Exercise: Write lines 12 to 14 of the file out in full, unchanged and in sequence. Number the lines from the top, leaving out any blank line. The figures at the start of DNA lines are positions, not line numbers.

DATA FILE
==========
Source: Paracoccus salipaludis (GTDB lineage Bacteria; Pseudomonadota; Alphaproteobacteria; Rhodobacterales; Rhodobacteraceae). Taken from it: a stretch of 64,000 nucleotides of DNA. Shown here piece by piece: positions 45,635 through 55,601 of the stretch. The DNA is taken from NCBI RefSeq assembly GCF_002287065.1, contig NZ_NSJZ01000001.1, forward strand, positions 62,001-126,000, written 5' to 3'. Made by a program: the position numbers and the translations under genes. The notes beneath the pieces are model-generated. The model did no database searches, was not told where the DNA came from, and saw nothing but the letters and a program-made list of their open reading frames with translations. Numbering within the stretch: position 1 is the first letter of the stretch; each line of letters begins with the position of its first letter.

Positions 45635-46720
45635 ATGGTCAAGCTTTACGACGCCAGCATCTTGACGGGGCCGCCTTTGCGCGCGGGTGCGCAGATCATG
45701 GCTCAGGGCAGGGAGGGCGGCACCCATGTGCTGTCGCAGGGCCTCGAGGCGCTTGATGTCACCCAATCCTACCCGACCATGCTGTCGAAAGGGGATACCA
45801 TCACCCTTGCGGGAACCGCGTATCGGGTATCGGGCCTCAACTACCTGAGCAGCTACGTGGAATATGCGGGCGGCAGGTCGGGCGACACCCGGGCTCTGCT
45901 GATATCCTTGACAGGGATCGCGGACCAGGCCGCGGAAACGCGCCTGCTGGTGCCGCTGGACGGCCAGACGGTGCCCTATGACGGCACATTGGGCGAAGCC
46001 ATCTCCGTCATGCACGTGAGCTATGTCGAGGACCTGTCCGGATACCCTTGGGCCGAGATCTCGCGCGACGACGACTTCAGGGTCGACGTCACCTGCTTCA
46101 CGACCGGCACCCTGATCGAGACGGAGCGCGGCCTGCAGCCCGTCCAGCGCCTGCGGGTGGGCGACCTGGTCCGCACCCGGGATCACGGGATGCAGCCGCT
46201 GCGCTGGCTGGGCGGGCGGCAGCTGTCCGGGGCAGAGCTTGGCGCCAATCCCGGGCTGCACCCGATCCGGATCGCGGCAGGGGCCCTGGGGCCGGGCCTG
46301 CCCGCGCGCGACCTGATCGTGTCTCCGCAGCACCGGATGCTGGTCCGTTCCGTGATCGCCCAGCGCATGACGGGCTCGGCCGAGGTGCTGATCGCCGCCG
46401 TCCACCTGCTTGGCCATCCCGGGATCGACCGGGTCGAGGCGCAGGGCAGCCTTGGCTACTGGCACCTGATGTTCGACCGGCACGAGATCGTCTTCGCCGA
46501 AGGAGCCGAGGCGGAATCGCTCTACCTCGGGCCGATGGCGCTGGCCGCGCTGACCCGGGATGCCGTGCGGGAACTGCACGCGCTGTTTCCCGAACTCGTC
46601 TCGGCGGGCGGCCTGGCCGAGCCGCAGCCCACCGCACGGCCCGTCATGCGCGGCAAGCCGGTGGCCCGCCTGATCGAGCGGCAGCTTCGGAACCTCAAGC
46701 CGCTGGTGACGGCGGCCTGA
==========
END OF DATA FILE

46501 AGGAGCCGAGGCGGAATCGCTCTACCTCGGGCCGATGGCGCTGGCCGCGCTGACCCGGGATGCCGTGCGGGAACTGCACGCGCTGTTTCCCGAACTCGTC
46601 TCGGCGGGCGGCCTGGCCGAGCCGCAGCCCACCGCACGGCCCGTCATGCGCGGCAAGCCGGTGGCCCGCCTGATCGAGCGGCAGCTTCGGAACCTCAAGC
46701 CGCTGGTGACGGCGGCCTGA